Expand the field of your present attention to incorporate a sense of your body as a whole, and sensations in certain areas. Including an awareness of your facial expression and posture and other things that may come to your attention, such as smells or sounds.

Closing

Returning your attention to just being here now, noticing your breath, the body and your general state of mind. In your own time, opening the eyes and noting where you are, and, with your full attention returning to being here.

Other meditation options:

For a quick pick-me-up, here’s a guided mindful breathing practice from Mindfulness in Real Life: https://www.youtube.com/watch?v=feeDQw9K5xY

If feeling more adventurous to experience a taste of another kind of meditation, please click the link below to watch the video of a brief introduction to meditation techniques from Edgar Cayce’s A.R.E.: https://www.facebook.com/plugins/video.php?height=314&href=https%3A%2F%2Fwww.facebook.com%2Fedgarcayce%2Fvideos%2F3252989354716062%2F&show_text=false&width=560&t=824

Blossoming through a broken place

An online mindfulness meditation retreat attended earlier this month was an event that came at a good time of the year and brought with it renewed space for reflection, kindness and connection. Practicing meditation in a group can be one of the most enriching experiences. The Retreat was organised by the Passaddhi Meditation Centre, https://www.passaddhi.com/, and taught by Marjó Oosterhof, Meditation Teacher. Something from this experience I would like to share about here.

An exercise, we, as a group, were invited to do in our own physical space was to do mindful walking meditation and notice three aspects of the walk that brought joy to each of us. Off I went on my walk. The sun was shining outside and its light pierced through any leftover thoughts that were there internally before beginning the walk.

In mindfulness meditation, whatever comes to the attention of the meditator, is part of the landscape of awareness: no need to add or take away anything. The practice can bring up some pleasant, unpleasant, or neutral parts of life, and it is worth taking the risk to let all of it in. And this time, being asked to notice things that brought joy, was something like being invited to dip into the jar of honey, for those who love honey.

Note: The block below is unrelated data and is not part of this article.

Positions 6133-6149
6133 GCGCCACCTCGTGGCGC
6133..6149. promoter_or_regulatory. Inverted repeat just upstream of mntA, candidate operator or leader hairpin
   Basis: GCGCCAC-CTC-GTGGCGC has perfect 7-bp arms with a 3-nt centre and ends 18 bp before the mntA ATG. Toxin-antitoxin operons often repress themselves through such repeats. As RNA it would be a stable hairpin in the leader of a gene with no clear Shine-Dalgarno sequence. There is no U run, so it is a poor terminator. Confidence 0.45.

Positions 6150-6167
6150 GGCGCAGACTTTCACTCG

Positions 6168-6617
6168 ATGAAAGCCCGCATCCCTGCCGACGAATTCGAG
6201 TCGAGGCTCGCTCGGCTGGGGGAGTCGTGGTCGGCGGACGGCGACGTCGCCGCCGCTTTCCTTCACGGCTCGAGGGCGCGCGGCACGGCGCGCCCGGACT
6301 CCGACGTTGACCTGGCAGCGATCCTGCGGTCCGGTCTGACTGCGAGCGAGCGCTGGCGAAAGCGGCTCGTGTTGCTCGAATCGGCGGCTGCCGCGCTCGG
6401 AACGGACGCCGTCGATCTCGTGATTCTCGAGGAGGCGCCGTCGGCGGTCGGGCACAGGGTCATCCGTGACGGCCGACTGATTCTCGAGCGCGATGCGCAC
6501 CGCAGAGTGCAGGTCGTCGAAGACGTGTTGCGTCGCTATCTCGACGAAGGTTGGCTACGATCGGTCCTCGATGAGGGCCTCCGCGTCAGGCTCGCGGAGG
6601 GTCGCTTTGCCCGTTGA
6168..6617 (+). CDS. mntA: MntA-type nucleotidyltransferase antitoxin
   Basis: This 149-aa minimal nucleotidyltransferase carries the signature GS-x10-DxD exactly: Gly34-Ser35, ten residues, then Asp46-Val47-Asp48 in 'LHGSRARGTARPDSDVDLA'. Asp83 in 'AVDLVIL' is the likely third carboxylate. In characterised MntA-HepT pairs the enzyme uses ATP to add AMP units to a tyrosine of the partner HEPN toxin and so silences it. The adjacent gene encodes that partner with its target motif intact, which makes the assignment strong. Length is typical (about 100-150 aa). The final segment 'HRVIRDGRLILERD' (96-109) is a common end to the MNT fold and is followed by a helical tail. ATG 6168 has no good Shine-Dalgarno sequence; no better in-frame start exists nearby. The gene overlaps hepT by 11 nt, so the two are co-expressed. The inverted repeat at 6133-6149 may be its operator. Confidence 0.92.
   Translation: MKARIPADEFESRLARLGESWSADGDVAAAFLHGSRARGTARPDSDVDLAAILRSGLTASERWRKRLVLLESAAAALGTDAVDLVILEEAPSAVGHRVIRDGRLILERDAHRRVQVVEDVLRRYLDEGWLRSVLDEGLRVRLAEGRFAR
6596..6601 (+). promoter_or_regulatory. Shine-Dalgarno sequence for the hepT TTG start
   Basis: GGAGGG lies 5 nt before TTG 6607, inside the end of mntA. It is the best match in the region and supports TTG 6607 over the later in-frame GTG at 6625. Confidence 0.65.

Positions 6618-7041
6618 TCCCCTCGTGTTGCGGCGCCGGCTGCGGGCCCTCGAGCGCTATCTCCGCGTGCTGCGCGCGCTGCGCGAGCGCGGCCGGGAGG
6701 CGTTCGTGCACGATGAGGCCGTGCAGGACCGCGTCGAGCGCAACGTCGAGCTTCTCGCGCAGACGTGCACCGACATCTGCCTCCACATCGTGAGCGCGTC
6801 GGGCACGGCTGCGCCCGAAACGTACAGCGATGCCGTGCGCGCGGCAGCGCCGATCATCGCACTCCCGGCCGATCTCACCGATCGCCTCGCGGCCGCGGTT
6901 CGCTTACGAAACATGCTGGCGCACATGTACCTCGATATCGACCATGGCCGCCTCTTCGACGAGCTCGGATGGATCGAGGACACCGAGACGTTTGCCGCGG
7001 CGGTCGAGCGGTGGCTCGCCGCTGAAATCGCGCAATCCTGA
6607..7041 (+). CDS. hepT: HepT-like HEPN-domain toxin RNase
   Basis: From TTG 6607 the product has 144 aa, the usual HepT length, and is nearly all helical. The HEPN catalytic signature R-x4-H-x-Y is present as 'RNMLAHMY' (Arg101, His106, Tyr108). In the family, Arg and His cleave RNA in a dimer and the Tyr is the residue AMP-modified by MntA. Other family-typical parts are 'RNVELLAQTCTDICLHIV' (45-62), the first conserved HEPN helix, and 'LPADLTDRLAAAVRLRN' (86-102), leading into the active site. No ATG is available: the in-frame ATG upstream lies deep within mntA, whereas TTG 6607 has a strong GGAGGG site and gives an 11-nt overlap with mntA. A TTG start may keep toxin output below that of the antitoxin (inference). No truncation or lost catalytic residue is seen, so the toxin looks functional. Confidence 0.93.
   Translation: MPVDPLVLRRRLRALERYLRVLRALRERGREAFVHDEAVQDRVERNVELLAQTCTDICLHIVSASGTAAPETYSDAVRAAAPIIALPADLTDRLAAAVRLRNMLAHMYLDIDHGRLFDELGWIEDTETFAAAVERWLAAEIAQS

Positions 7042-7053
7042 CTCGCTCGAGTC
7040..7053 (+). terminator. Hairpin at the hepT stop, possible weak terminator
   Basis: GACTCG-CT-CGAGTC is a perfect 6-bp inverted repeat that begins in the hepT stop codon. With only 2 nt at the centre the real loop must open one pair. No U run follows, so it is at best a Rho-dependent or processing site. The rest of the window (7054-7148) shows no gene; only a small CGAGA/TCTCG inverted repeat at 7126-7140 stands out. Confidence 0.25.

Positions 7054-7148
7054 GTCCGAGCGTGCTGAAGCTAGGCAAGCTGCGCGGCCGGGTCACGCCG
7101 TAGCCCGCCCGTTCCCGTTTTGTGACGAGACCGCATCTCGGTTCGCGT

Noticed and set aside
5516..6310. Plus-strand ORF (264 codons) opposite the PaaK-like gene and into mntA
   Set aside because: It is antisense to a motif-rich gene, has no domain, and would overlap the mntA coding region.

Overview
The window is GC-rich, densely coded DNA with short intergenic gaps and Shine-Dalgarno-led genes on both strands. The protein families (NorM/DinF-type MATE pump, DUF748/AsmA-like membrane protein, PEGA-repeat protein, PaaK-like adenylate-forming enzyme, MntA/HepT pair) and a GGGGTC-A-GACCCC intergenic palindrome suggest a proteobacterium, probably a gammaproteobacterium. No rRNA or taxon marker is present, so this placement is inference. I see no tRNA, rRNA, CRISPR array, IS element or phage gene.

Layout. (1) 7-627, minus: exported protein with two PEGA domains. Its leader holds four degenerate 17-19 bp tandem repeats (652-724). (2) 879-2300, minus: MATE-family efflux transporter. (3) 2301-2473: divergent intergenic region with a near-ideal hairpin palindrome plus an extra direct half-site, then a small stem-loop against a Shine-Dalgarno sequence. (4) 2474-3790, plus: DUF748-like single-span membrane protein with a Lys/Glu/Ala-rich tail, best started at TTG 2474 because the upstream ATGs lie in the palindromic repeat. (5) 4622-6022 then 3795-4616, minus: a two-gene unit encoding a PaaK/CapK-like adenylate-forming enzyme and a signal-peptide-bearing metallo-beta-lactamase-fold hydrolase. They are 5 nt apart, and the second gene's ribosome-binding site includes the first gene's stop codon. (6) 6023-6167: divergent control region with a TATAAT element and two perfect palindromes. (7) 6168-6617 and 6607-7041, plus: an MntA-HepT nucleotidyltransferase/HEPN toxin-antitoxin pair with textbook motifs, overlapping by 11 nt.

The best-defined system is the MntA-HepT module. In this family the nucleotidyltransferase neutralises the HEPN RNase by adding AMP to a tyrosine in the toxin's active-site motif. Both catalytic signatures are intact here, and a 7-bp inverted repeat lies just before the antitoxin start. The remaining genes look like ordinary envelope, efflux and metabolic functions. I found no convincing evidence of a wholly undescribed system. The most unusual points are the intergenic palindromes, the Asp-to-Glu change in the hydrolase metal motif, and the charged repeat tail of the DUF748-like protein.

Walking by a line of trees along the road, the first thing coming to the attention was that they looked so young; the same trees, dry and brown, and that had no leaves on them just two months before. Such a transformation! Then, the mind found an explanation for what was seen, and it said quietly: “It is spring, after all”.

Being close to the trees felt like a privilege. So, the next natural step was to come even closer to them. They seemed quiet and grounded, enjoying the peace around, and as if nothing was able to move them. The tree closest to me was just like the others, the same type and hight, yet, something was different about it. On one of its branches, a twig looked almost ready to fall. Half split from its branch at a lower angle, it gave the impression that it was broken but still hanging in there, yet, a bud was blossoming from it, like from all the other twigs on the tree. Quite confusing. Moving in closer, I could see that the broken place had already healed and the twig was now securely attached to the branch although it did not look like it from a distance. Then I “twigged” that it was healed enough for the life energy to travel from the roots of the tree, to its branches, to the twig and into the bud. It felt joyful to see how life found its way in.

Can a twig that had been previously broken become securely attached to its tree again? This one did. Nature has such a quiet way of practicing being alive! Had I not moved in closer, the truth of the twig would not have been seen. And, who knows, how many other twigs share the same story? Who knows how many minds are tempted to judge things as they seem, only to discover that there is something else hiding behind the surface? Or, could it be that it is in human nature not to give up on hope for life even when the reality appears to be broken at the surface?

“Under a cherry tree, there are no strangers”. (Kobayashi Issa, Japanese poet)